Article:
The Missouri Supreme Court heard arguments Wednesday in a lawsuit that's delaying the implementation of the state's student transfer law in the Kansas City area.
A lower court ruling declared the transfer law to be an unfunded mandate for school districts in Independence, Lee's Summit and North Kansas City, but not for Blue Springs and Raytown. Attorney Duane Martin argued Blue Springs' position before the High Court, saying the transfer law would be an unfunded mandate for them as well.
"The state is mandating that a political subdivision actually engage in a new service or activity," Martin said. "It will be a shift from the state to the local taxpayer in exactly the way that's prohibited by the (state) constitution."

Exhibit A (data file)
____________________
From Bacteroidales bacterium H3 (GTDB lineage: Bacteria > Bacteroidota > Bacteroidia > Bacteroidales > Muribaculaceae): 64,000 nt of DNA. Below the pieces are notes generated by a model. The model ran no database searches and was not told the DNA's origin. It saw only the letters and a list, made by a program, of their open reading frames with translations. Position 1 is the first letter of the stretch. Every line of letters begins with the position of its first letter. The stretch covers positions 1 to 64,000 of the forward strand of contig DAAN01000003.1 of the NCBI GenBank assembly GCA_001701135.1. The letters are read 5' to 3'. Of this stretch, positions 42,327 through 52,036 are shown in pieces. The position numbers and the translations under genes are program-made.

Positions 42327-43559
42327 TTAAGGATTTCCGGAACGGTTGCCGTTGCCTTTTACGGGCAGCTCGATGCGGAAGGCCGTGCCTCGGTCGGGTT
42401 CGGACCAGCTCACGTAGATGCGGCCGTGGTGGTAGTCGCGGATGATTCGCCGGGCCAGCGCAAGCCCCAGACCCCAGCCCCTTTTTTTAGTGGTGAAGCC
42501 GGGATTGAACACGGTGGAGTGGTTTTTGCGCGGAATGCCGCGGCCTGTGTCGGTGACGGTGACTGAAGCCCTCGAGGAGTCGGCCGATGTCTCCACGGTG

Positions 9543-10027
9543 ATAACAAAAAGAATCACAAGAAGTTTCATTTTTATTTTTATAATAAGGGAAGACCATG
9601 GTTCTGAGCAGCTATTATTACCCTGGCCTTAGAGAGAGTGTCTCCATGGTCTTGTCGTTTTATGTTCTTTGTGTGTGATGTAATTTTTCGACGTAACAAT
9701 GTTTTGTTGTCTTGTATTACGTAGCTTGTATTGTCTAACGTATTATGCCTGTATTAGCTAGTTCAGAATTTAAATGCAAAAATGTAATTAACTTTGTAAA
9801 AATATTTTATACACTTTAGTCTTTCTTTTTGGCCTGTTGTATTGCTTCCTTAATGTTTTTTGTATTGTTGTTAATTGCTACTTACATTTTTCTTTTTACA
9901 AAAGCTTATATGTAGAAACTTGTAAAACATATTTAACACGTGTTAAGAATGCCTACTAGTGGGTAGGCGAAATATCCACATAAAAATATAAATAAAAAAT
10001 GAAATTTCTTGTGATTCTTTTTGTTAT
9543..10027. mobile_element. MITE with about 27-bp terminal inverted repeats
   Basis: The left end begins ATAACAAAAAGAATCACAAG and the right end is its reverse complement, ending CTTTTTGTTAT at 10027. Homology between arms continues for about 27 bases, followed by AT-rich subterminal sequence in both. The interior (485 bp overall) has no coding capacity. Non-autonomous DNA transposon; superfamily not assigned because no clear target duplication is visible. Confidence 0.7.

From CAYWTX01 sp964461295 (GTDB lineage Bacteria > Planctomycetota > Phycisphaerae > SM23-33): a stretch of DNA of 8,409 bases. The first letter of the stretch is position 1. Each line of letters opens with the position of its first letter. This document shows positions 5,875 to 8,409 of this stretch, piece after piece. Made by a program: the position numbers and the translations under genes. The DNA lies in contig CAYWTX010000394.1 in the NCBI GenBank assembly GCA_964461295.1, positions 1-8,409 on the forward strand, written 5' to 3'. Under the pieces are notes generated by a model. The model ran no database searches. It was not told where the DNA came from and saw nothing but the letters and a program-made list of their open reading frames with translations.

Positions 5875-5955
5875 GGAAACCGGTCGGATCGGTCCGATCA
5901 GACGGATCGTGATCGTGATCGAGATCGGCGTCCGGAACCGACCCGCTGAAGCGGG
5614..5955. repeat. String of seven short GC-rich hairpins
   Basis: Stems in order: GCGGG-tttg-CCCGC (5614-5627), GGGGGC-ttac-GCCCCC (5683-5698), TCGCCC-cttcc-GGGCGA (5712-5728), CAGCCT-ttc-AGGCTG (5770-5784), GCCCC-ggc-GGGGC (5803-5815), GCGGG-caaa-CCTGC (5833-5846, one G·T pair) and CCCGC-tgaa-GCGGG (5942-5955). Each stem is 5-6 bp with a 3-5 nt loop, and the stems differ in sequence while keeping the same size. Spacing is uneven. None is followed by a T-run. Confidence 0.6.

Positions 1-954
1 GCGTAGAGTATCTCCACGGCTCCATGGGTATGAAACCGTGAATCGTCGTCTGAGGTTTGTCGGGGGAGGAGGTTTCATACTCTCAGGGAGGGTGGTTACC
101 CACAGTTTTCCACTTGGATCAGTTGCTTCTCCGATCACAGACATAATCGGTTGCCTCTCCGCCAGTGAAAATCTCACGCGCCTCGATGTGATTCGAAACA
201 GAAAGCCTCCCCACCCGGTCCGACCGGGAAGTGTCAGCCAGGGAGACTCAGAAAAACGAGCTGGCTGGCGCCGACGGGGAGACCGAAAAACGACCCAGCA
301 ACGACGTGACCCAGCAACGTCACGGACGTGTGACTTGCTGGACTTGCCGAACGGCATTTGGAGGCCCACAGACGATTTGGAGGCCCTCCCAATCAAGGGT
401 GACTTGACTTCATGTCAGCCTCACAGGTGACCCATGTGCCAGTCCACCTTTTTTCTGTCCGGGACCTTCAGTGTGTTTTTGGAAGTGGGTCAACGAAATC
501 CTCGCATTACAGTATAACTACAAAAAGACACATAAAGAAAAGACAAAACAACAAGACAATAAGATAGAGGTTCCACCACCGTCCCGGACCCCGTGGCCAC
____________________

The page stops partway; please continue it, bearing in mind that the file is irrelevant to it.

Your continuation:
Attorney J. Andrew Hirth argued for the state and for Kansas City schools, saying the lower court got it right.
"All (the transfer law) did was to shift responsibility, existing responsibility, for educational services among local political subdivisions," Hirth said.
The state also asserts that the tuition formula includes debt service that will easily cover the cost of mobile classroom space, furniture and equipment Blue Springs schools would have to buy.
The Missouri Supreme Court will issue its ruling at a later date.
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